My father grew up on a rice farm in a very rural Indian community in Guyana’s Lower Corentyne, and I believe he spent much of his childhood searching for a way out. Books were his path. The eighteen-year-old student in the photograph that inspired this story possesses this mixture of pain and resoluteness and tentativeness we would find in the eyes of the protagonist of What In Me Is Dark, Illumine. My father’s name is Toolsie; the protagonist’s name is Tulsi, a sacred herb used in many Hindu rituals. Devotion to language—to controlling one’s thoughts, to finding the right phrase, to saying “I don’t know”—was central to his ethos. If we could master language, or try to, we could construct an armour against the weaponized language immigrants, working people, Caribbean people must fight each day in grand and subtle ways.
When I was a child growing up in the Bahamas, my father was training my attention, my consciousness. He made sure our home, however humble, housed intense ideas. He set impossible standards. He was Protestant with his praise.
How many drafts of a short story do you typically go through before being satisfied with it?
Paul Harding taught me two important lessons. The first lesson: a key distinction exists between writing and publishing. The ritual of writing is strange and private and mercurial and sacred. An author can become numb to a published work. Isn’t it funny? This novel could have preoccupied the author for the better part of his or her life. The second lesson: pay very close attention to sound. Prior to turning to a literary life, Paul was a drummer for the band Cold Water Flat. His novel Tinkers is a masterclass in sonic integrity. The book is synesthetic: you feel what it sounds like and hear what it feels like to die. I try to draft each story with this sonic integrity in mind. Fortunately, I have very large ears. This work takes me a comically long time. Years.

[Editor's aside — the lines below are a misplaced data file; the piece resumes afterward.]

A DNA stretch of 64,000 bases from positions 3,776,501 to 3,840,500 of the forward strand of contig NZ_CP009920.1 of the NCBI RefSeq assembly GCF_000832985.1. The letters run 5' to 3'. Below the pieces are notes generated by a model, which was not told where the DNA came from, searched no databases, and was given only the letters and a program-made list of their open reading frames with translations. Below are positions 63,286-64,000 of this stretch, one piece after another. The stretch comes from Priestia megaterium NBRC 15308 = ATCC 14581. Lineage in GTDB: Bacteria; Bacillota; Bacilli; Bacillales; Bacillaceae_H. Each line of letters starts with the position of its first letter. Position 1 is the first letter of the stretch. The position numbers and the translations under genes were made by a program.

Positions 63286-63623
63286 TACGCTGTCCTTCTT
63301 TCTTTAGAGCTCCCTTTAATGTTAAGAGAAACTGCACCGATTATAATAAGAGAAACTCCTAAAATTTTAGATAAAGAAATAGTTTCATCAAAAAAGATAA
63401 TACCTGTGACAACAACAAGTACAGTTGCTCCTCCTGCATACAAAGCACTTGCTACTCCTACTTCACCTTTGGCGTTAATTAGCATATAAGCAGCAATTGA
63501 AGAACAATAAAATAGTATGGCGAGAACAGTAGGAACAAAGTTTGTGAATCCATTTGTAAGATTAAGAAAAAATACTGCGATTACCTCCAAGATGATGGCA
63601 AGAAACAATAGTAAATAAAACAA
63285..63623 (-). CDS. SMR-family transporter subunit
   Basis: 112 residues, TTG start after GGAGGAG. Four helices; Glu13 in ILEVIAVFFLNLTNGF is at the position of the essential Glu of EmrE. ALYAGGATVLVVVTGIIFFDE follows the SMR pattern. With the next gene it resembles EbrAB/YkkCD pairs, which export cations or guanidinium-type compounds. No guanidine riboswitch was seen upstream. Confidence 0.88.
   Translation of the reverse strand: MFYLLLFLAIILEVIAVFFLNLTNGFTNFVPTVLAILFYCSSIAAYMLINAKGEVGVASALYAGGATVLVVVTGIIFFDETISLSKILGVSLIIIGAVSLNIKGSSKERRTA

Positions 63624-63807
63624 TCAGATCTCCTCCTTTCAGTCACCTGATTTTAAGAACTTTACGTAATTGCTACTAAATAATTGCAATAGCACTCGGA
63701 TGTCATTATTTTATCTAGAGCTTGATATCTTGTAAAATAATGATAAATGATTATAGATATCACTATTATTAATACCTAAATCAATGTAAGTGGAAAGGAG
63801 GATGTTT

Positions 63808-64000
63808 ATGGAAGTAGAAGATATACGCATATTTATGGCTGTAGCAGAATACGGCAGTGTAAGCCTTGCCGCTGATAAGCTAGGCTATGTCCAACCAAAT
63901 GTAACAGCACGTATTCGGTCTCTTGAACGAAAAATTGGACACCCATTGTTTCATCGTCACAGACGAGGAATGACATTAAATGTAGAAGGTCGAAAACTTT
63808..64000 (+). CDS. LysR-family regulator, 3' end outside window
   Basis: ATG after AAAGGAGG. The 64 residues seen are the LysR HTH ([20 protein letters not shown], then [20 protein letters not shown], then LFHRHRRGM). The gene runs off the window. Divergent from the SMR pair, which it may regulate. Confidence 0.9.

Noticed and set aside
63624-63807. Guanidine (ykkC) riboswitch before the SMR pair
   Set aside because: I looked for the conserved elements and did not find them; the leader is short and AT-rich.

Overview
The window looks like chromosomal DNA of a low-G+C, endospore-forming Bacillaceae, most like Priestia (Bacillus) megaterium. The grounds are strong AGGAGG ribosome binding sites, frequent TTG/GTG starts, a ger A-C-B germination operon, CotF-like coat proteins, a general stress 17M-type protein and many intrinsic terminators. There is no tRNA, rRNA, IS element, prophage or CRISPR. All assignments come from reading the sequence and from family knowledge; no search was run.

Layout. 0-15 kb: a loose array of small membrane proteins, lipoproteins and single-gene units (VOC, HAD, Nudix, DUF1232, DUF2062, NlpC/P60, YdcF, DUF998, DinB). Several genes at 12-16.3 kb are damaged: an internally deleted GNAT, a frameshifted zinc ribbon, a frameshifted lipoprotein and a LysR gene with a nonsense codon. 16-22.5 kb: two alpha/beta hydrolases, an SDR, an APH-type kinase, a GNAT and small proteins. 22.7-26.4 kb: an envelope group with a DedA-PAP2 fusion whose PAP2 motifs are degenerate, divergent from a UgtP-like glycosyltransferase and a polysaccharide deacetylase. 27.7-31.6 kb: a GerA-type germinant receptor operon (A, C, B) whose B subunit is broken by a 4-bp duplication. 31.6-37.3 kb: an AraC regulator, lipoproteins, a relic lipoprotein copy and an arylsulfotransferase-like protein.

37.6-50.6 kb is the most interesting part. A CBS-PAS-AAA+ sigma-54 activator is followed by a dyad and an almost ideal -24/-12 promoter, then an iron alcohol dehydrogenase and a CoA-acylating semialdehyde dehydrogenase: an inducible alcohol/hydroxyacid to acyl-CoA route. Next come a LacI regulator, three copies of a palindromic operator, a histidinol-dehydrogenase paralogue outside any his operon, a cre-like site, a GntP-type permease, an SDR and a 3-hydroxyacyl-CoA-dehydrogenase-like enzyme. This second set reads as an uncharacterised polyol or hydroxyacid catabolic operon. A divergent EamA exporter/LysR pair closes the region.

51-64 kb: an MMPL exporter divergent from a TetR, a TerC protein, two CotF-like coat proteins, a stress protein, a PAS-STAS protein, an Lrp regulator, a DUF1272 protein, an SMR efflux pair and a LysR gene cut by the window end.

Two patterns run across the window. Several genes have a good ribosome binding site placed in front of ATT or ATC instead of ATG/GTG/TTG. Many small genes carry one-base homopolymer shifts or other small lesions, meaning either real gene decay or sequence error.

Which other writers have been your biggest inspirations?
What’s heartening for me to witness is the development of literary culture in the Caribbean region despite Hanumanian infrastructural odds. A great portion of this work can be attributed to literary festivals such as Calabash in Jamaica (which provided a well-timed catalyst in Marlon James’ career) and Trinidad and Tobago’s Bocas Lit Fest, which supports emerging artists in the region and in the diaspora. I grew up in a very small place—Grand Bahama Island—where folks are always caught between the limestone on which they stand and the sea that promises anything. I’m inspired by the transgressiveness and dynamism in the writing of Sonia Farmer, Shivanee Ramlochan, Andre Bagoo, Nicholas Laughlin, Diana McCaulay, Ayanna Gillian Lloyd, Vladimir Lucien, and Richard Georges—I won’t have space in this interview for a proper shout out. Pragmatically, these writers will reshape curricula for students in coming generations. This evolution will be invaluable in the cultivation of post-independence Caribbean thought.
How much impact does teaching English have on your own writing?
Massive. I teach at the Poinciana campus of Valencia College, a two-year college that serves many first-generation and immigrant students in Orlando. My students remind me I am getting older. They write essays preoccupied with Hokusai and Bad Bunny. They make me think of that John Dryden line: literature “only instructs as it delights.” We read work where people still laugh when their backs are pressed against the wall. My students teach me that this laughter is a rude, gorgeous way to survive 2020.
If you ran your own publishing house, which writers and books would you like to be publishing?
A dream list: the near-perfect short stories of Jamel Brinkley and Anna Noyes and Jonathan Escoffery (a young Jamaican-American writer from Miami to watch out for), the criticism of Thessaly la Force and Jia Tolentino, the poems of Safiya Sinclair and Raymond Antrobus and Kei Miller and Ocean Vuong. Friends: Yaa Gyasi, Alexia Arthurs, Naomi Jackson. Desus & Mero. Rihanna’s autobiography.
Stephen’s winning story, What In Me Is Dark, Illumine, is published in the Bristol Short Story Prize Anthology Volume 13 which is available direct from publisher Tangent Books or to order from bookshops and the usual online outlets.